A former Wesleyan pastor and his team of disaster relief specialists were working in Haiti when Hurricane Sandy hit the impoverished nation, just five days before it hit the United States’ east coast in October.

Steve Adams directs “Poured Out,” a non-profit that works to provide clean water and other relief work in international locations and disaster relief in the U.S. as well. Formerly the pastor of Romulus Wesleyan Church in Romulus, Mich., for 15 years, Rev. Adams resigned in January 2012 when he felt led to direct Poured Out on a full-time basis. A certified disaster relief coordinator, he and his team were actually present in Haiti building a water system when Hurricane Sandy made a direct hit on the island. The team witnessed whole villages washed away by flooding and brand new roads merged with rivers. Protests and riots became a part of the chaos that followed.

The team continued to provide help in Haiti. But five days later, Sandy crushed the United States’ east coast. So, they transitioned to that location, bringing with them trucks loaded with supplies. Trucks began piling in from across the U.S. just three days after Sandy struck, and Hope NYC Church has been utilized as an important staging area for supplies ever since.

Poured Out is led by Adams, who has been engaged in relief work since Katrina, seven years ago, long before his pastorate at Romulus Wesleyan ended. The married father of four co-founded Poured Out with Chris Steinle, who had planted North Shore Church in New Baltimore, Mich.

When Hurricane Katrina struck New Orleans in 2005, Romulus, a church of 100, sent volunteers to the area to partner with World Hope International, the official relief and development partner of The Wesleyan Church. And they were there in Joplin, Missouri, and Tuscaloosa, Alabama, after killer tornados hit.

Today the Poured Out team continues to work overseas and also serves U.S. residents whose lives have been disrupted by natural disasters. Adams and the team traveled to New York following a phone call from Rev. Ed Torres, pastor at Faith Chapel Wesleyan Church in Annandale, N.J., who is serving as the point person for the Penn-Jersey District for getting supplies and teams into where they are most needed.

The Poured Out Hurricane Sandy team is stationed at Hope NYC, a sister church plant in Jamaica-Queens, N.Y. Situated in a former warehouse, the building is an ideal location for semi-trucks to unload mountains of food and supplies that continue to pour in for New York and New Jersey residents from partnering churches and organizations. Volunteers from across the country help unload semis, organize supplies and food, and distribute to those in need.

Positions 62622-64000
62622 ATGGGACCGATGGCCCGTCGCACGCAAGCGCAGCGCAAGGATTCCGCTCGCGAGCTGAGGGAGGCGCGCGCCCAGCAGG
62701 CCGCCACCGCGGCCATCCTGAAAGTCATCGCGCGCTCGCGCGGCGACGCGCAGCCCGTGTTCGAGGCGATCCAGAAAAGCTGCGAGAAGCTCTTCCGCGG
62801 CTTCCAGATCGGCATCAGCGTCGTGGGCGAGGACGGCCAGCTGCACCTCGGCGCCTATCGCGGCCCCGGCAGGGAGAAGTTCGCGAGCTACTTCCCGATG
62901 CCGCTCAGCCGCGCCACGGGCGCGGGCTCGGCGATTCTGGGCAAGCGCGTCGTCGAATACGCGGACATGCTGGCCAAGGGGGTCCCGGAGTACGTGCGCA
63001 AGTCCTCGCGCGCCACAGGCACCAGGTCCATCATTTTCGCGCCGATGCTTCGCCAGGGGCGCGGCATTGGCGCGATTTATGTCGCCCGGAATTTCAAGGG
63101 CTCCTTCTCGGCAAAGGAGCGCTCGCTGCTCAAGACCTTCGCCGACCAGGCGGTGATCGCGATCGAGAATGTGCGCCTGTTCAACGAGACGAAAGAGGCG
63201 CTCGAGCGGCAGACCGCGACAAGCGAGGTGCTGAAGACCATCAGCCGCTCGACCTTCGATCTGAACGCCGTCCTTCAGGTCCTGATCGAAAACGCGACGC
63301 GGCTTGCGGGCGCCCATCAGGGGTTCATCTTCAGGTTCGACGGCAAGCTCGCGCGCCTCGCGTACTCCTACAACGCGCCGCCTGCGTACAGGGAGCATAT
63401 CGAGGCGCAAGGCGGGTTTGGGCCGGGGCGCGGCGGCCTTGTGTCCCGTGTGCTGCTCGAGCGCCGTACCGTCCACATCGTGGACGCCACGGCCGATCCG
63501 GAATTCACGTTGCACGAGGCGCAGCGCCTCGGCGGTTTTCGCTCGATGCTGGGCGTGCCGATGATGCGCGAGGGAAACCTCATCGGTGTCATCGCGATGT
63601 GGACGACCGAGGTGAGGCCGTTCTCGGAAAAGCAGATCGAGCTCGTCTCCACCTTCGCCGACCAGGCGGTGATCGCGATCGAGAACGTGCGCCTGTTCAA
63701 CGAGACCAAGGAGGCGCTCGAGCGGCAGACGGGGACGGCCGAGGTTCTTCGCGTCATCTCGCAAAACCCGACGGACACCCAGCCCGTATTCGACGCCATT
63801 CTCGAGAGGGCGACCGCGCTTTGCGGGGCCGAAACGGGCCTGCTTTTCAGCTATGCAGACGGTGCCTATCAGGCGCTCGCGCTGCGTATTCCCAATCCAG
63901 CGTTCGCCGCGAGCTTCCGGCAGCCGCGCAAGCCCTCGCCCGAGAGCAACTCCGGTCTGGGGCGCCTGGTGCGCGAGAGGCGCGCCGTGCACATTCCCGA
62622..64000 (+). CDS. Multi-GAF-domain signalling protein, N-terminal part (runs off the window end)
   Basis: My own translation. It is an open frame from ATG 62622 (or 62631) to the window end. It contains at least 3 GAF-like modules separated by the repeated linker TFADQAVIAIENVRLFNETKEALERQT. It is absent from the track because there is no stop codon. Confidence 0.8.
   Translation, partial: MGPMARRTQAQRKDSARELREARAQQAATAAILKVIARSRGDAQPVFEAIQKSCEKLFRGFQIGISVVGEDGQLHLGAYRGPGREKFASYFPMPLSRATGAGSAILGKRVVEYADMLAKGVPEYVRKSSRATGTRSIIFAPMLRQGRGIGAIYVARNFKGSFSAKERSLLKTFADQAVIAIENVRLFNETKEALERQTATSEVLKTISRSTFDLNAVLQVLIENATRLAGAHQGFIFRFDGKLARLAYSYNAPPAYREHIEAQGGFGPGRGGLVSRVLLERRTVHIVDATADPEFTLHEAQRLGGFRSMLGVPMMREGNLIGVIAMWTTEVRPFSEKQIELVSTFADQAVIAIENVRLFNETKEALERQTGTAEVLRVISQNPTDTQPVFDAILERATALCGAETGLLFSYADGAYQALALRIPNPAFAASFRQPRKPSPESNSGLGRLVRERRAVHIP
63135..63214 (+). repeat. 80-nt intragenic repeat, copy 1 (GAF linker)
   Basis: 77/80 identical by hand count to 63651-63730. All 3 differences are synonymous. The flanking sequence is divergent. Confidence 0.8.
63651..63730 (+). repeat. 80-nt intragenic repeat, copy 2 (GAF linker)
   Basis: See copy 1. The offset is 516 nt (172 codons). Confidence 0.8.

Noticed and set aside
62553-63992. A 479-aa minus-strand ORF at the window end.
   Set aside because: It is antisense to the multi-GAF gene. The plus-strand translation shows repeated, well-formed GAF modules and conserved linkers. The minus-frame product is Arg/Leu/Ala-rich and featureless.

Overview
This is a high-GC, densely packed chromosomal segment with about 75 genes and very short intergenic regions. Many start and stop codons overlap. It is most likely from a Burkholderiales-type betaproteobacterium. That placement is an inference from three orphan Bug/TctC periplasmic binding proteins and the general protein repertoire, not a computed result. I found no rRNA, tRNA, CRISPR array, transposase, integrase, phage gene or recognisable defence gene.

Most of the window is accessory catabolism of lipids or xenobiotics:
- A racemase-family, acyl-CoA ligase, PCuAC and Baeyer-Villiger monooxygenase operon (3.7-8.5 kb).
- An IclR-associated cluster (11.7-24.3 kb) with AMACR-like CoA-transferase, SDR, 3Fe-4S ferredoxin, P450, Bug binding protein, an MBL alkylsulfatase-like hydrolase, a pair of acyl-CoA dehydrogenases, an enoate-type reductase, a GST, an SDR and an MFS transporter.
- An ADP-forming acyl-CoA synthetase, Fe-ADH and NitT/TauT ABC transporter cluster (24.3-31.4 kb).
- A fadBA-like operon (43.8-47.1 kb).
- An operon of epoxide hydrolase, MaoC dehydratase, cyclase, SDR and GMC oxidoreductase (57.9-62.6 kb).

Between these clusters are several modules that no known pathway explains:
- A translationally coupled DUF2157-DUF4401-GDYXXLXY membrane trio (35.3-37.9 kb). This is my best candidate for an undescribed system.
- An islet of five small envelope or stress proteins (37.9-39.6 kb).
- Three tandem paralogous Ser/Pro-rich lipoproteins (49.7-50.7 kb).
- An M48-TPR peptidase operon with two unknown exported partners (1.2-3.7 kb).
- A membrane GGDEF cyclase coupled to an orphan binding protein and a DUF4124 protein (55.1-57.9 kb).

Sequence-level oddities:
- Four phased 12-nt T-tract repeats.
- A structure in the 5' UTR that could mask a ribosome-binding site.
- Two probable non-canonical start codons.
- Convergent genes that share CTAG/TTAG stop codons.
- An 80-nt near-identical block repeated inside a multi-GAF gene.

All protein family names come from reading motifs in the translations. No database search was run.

Some volunteers serving with Poured Out, Wesleyans and non-Wesleyans alike, are doing the tough “dirty work”: mucking out basements, fixing furnaces, hanging drywall, installing sheetrock, treating mold, and cleaning up devastated churches and homes. The effects of the storm will be visible for a long time in Brooklyn, Queens, and especially Canarsie (section in Brooklyn), Far Rockaway (in Queens), Coney Island, and areas of New Jersey.

Check out this short video of the Hurricane Sandy relief work being done by Poured Out and friends.

Steve Adams believes God has given Poured Out a mission to “connect those in need to those who want to meet needs” and the team is doing just that.

“Wesleyans who have been affected are getting help,” said Adams. “We want them to know they are not alone. And we need volunteers to continue to come and help.” Adams estimates that 300,000 doors in NYC have people behind them who still need help. He noted that folks “need furniture and fixed furnaces, houses are still a mess, and remodeling needs doing.” His crew also hosted a community outreach with Hope NYC the first weekend of December. Volunteers wrapped donated gifts to give away and they baked and distributed Christmas cookies. Adams described the event as “something simple but good for folks who have lost so much.”

Teams from Wesleyan churches are making an impact because of partnership with Poured Out and financial help for some of the big items and tools from the Wesleyan Emergency Fund. This video shows how this is working and has a wonderful testimony: Poured Out Disaster Relief/Steve Adams (see video).

Steve Adams and his team have committed to be in New York as long as they continue getting volunteer response. Currently, he said volunteers are scheduled to continue helping through January. The Poured Out director encourages Wesleyans to get involved, whether by giving needed funds through the Wesleyan Emergency Fund to help with recovery, or by traveling to the east coast to physically help Sandy victims. For inquiries about needy locations, potential dates to help, and accommodations, contact Ed Torres at 908.442.4273 (cell) or 908.735.2691 (office).